• Improv – Not Just for Late Night TV

    yes, and

    I’m not a comedian (ask my family!) and I don’t aspire to play one on TV. I have however, been to a few sessions on the value of improv and how it is a beneficial tool in the workplace.  Here are two key improv skills that can be applied to many work and home situations.

    Listen

    There’s an old adage, “since we were given two ears and one mouth, we should listen twice as much as we speak.” That is a crucial part of improv – you need to first listen to what the other person is saying in order to respond. Many improv activities involve having a team (two or more people) complete a story or activity one step at a time. If one person focuses too much on what their desired outcome is and not listening to how the story is unfolding, it stalls.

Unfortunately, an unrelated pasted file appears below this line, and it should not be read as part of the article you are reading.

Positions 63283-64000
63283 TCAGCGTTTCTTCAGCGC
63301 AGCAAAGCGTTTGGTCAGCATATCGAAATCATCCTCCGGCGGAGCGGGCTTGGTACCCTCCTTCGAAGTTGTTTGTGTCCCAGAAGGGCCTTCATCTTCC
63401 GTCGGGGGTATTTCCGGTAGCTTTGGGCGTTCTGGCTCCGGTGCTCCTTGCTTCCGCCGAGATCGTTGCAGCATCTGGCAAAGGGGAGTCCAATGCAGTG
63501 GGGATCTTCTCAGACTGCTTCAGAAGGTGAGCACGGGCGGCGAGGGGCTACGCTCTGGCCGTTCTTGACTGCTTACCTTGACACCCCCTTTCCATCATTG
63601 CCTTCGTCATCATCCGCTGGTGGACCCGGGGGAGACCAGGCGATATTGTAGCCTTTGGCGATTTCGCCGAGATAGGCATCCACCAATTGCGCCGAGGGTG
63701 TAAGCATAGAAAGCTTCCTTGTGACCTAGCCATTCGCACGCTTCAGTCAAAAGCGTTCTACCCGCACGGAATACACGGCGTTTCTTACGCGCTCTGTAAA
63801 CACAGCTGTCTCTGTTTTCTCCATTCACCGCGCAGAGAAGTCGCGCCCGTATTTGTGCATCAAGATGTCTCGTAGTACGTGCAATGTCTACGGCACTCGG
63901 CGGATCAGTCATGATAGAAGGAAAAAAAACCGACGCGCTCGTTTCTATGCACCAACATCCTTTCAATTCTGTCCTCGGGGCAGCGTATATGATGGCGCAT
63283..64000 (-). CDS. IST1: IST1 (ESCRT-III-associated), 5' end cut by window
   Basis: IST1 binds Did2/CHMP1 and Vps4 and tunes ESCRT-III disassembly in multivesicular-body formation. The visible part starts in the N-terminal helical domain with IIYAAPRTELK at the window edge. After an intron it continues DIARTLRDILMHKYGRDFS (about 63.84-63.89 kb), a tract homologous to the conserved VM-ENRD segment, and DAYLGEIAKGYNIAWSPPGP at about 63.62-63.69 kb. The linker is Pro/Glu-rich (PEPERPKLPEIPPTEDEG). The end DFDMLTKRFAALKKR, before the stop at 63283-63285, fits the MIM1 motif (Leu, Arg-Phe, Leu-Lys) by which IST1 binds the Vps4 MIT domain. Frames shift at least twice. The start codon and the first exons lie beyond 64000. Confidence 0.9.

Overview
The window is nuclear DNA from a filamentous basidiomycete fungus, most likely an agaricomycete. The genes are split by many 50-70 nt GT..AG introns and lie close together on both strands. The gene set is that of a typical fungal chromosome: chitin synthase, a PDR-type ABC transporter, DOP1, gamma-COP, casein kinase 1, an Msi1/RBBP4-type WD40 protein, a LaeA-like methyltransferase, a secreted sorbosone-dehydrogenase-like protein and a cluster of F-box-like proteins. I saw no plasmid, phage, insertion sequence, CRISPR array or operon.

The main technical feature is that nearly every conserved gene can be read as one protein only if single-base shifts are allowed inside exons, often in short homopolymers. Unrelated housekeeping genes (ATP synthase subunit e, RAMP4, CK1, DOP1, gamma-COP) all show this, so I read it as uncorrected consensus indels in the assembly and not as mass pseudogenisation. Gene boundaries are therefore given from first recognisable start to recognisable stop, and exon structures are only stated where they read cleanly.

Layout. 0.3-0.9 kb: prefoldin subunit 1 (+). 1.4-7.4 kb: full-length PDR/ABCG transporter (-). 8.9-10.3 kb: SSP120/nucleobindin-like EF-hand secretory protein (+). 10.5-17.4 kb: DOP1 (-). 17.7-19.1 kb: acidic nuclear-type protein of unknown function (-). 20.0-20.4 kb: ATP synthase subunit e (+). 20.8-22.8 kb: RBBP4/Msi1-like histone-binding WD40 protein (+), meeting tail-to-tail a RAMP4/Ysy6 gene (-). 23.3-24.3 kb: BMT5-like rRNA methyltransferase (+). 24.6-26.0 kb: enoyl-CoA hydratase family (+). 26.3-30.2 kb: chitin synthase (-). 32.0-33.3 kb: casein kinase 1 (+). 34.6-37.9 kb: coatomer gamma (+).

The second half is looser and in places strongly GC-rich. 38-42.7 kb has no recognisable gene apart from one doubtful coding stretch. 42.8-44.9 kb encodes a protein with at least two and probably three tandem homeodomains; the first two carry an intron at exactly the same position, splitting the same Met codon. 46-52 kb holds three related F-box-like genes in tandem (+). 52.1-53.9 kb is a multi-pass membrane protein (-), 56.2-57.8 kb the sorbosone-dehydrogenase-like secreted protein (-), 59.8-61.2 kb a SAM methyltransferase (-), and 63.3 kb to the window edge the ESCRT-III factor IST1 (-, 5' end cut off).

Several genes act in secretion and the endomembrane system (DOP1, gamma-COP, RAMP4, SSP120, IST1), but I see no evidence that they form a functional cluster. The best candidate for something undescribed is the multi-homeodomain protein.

Yes – and

    Another key concept in improv is “yes, and” – concentrating on a positive spin instead of “yes, but.” When you combine yes + but, you have taken a positive and added a negative, which puts the other person on the defensive and turns whatever you were trying to say into a reprimand. By using yes + and, you affirm what the other person has said (I’ve heard you) and then can add or reframe in the remainder of your statement.  This works well in business situations as well as at home (try it with your teenagers and see!)

    Try one, try both – you might be pleasantly surprised with the results (and then practice for your Saturday Night Live audition).

     

    Want to learn more? I’m reading Yes, And (Lessons from The Second City) and taking lots of notes on how to incorporate more tools on a daily basis. Want a great speaker who can help train your group on ways to use improv to improve selling techniques – Izzy Gesell is your man! [Full disclosure – I’ve attended 2 sessions that Izzy has run & thoroughly enjoyed them!]

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